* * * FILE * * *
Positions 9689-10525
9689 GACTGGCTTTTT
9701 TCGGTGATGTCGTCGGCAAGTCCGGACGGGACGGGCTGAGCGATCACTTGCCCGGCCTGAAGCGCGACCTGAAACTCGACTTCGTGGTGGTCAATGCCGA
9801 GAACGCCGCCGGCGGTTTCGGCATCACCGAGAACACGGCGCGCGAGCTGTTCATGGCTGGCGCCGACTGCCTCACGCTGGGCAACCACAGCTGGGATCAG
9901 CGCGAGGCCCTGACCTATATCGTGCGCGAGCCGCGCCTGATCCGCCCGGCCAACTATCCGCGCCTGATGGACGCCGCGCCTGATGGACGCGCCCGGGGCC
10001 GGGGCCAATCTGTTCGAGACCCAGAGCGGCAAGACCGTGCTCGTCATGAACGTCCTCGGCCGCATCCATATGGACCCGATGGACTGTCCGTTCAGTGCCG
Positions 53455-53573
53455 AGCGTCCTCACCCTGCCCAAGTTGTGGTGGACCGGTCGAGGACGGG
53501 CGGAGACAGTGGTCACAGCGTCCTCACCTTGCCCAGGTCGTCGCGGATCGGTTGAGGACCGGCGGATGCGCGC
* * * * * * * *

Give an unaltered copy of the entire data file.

Positions 9689-10525
9689 GACTGGCTTTTT
9701 TCGGTGATGTCGTCGGCAAGTCCGGACGGGACGGGCTGAGCGATCACTTGCCCGGCCTGAAGCGCGACCTGAAACTCGACTTCGTGGTGGTCAATGCCGA
9801 GAACGCCGCCGGCGGTTTCGGCATCACCGAGAACACGGCGCGCGAGCTGTTCATGGCTGGCGCCGACTGCCTCACGCTGGGCAACCACAGCTGGGATCAG
9901 CGCGAGGCCCTGACCTATATCGTGCGCGAGCCGCGCCTGATCCGCCCGGCCAACTATCCGCGCCTGATGGACGCCGCGCCTGATGGACGCGCCCGGGGCC
10001 GGGGCCAATCTGTTCGAGACCCAGAGCGGCAAGACCGTGCTCGTCATGAACGTCCTCGGCCGCATCCATATGGACCCGATGGACTGTCCGTTCAGTGCCG
Positions 53455-53573
53455 AGCGTCCTCACCCTGCCCAAGTTGTGGTGGACCGGTCGAGGACGGG
53501 CGGAGACAGTGGTCACAGCGTCCTCACCTTGCCCAGGTCGTCGCGGATCGGTTGAGGACCGGCGGATGCGCGC